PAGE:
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Entries in Feelings (2)

Wednesday
Apr042012

Happiness Isn't Always What It's Cracked Up to Be

iStockphoto/Thinkstock(NEW HAVEN, Conn.) -- “Don’t worry, be happy” may seem like good advice, but studies show that being too happy can actually backfire on you.

Yale University psychology professor June Gruber pulls no punches in revealing the downside of overdoing happiness, warning it can make people more gullible and selfish as well as less creative and unsuccessful.

Not only that but Gruber says, “Research indicates that very high levels of positive feelings predict risk-taking behaviors, excess alcohol and drug consumption, binge eating, and may lead us to neglect threats.”

Studies suggest those who are happier at a younger age get held back professionally because they tend to quit school earlier, leaving them at a disadvantage compared to those who seek more education and find better paying jobs.  What’s more, happy people who have jobs are usually less inclined to switch careers, which may again hinder them from earning more money elsewhere.

Another problem with being too happy is that studies have shown that happiness junkies tend to make more stereotypic judgment calls, for instance, believing that work done by a male is better than the same job performed by a woman even if the results are identical.

Eventually, it became a vicious circle as the more people strive for happiness, the worse they feel in the obsessive goal to satisfy the question, “Am I having fun yet?”

Copyright 2012 ABC News Radio

Monday
Dec052011

Temper Tantrums: There‚Äôs Method to the Madness

iStockphoto/Thinkstock(MANSFIELD, Conn. ) -- Getting through temper tantrums are a rite of passage for many parents of young children. The long-lasting screams, snarls and pants seem to come in random spurts, and parents are left dodging an emotional minefield.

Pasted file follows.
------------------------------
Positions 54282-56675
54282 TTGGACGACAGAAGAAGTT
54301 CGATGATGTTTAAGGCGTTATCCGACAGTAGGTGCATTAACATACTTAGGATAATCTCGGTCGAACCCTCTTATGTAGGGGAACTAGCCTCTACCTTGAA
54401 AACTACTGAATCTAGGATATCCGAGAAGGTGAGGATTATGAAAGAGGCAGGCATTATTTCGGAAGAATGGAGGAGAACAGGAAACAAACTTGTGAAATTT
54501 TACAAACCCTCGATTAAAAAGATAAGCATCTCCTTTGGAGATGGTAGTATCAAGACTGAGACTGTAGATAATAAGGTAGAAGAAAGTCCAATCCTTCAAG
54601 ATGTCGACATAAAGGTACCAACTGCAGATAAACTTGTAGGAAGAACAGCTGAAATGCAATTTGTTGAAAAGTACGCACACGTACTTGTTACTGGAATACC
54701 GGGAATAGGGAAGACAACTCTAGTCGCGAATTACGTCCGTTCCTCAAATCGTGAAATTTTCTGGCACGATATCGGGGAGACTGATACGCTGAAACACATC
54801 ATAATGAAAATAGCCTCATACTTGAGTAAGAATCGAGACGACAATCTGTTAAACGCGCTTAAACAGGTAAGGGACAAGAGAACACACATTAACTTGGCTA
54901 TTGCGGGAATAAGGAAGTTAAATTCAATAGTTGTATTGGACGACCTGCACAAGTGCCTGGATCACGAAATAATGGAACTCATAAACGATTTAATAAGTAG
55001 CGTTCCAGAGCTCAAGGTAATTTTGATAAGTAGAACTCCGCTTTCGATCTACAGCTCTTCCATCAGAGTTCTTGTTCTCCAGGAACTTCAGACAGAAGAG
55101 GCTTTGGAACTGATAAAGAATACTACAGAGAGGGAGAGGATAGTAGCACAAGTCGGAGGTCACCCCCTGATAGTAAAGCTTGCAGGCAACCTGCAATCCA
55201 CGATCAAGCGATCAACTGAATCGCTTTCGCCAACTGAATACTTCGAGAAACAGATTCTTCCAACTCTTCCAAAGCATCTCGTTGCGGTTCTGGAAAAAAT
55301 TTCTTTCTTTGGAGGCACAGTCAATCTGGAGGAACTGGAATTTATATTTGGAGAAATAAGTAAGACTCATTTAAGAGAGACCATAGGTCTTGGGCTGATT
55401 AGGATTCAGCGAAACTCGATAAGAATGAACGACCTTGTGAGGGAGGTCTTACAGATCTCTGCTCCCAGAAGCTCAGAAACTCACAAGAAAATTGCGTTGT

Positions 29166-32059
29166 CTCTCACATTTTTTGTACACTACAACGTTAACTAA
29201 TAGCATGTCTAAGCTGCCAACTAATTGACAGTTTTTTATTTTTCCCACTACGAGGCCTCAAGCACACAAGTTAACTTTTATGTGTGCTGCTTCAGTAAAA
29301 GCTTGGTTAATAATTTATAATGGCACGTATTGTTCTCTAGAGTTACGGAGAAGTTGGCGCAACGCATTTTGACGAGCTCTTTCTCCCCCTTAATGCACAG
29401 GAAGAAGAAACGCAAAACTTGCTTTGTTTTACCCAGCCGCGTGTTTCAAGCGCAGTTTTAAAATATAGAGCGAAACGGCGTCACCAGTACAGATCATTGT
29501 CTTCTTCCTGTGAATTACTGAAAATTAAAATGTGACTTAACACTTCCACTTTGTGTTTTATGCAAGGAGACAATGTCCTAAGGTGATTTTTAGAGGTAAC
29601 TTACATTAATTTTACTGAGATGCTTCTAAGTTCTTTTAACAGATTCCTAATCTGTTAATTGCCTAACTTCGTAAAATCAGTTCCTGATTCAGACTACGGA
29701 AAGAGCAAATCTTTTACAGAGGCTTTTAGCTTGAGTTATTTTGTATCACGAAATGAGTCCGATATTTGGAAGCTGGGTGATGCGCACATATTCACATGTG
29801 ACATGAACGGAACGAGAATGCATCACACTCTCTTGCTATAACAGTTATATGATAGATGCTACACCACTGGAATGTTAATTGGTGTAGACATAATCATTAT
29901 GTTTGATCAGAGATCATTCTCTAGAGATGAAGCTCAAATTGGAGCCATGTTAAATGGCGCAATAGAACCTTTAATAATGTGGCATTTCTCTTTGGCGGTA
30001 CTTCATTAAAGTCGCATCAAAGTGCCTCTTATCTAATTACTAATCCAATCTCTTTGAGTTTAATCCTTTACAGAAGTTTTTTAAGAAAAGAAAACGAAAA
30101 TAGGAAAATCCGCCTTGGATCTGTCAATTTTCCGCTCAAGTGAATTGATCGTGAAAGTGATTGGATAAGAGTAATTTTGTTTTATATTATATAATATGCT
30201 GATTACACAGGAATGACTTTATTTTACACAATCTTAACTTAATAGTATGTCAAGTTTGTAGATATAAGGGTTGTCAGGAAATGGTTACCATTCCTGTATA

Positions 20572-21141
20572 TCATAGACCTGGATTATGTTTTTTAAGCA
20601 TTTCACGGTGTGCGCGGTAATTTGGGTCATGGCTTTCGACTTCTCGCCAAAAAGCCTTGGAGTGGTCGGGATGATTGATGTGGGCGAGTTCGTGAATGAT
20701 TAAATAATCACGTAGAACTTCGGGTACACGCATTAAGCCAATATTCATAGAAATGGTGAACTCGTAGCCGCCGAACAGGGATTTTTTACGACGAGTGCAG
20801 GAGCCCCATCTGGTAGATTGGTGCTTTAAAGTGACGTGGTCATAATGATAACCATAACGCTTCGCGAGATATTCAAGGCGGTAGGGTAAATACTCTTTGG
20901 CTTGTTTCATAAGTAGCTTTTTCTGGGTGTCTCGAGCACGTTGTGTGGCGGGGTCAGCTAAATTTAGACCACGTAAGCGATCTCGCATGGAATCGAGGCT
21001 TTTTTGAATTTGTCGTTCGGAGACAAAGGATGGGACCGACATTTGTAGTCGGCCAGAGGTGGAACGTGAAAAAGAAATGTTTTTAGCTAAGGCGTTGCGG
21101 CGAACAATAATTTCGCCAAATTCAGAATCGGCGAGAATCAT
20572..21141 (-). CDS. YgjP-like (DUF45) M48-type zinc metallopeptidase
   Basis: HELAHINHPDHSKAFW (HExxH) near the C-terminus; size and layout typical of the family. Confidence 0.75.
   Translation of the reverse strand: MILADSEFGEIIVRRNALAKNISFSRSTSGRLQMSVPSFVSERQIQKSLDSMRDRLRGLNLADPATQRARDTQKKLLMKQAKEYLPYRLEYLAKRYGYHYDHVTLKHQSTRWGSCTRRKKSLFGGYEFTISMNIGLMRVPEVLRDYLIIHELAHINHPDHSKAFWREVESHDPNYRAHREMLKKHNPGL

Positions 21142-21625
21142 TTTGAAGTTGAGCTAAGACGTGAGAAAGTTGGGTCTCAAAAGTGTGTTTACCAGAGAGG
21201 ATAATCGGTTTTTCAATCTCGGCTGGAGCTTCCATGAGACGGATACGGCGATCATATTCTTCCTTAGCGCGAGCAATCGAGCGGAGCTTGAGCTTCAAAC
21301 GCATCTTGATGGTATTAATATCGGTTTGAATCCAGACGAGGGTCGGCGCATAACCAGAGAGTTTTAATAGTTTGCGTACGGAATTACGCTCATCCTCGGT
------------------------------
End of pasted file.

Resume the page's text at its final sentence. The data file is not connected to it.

But new research suggests that there may be a method in the madness.  

A study published in the journal Emotion found that tantrums have specific sounds and rhythms that can suggest distinguishable emotions.  

Researchers sewed microphones into onesies and gave them to parents of 13 two-to three-year olds. The microphones were connected to a recorder that picked up the children’s meltdowns. The researchers then analyzed the sounds and graphed the patterns of the tantrums.

Screaming signaled a higher intensity of anger, while the crying, fussing and whining that occurred later suggested that the toddler was more likely feeling sad. But these differences can be hard to distinguish, since many times during an outburst  these emotions are intertwined, said James Green, co-author of the study and head of the department of psychology at the University of Connecticut.

The goal for parents is to have the children push through the anger stage as quickly as possible, said Green.

The potential feelings of restlessness, embarrassment and guilt can make some parents feel as if they’ll never make it through. But Green tells parents to hold on.

During the anger stage, the child typically does not want to be talked to. Any communication with the child can set him or her off. So, hard as it may be, many experts recommend ignoring the child as the fastest way to get past the tantrum. According to the National Association of School Psychologists, adults should not argue or engage with the child until the child calms down.

The sadness stage that follows allows children to reach out and to accept comfort from their parents, said Green.

While this study is small, the researchers said that if these tantrum sounds can be more accurately decoded, then parents can better address their child’s tantrum. Distinguishing between the types of tantrums can also help clinicians decide whether a child could have an underlying emotional disorder.

Green said he and his colleagues would now look at how these vocalizations come together with physical signs of tantrums, such as  kicking and flailing on the floor.  Also, he said they’d like to see how the relationship between the parent and child can influence the type of tantrums that occur.

The researchers would like to see ”what is likely to happen next if a child screams and hits and the parent yells, versus the child screams and hits and the parent backs away,” said Green.

Copyright 2011 ABC News Radio







ABC News Radio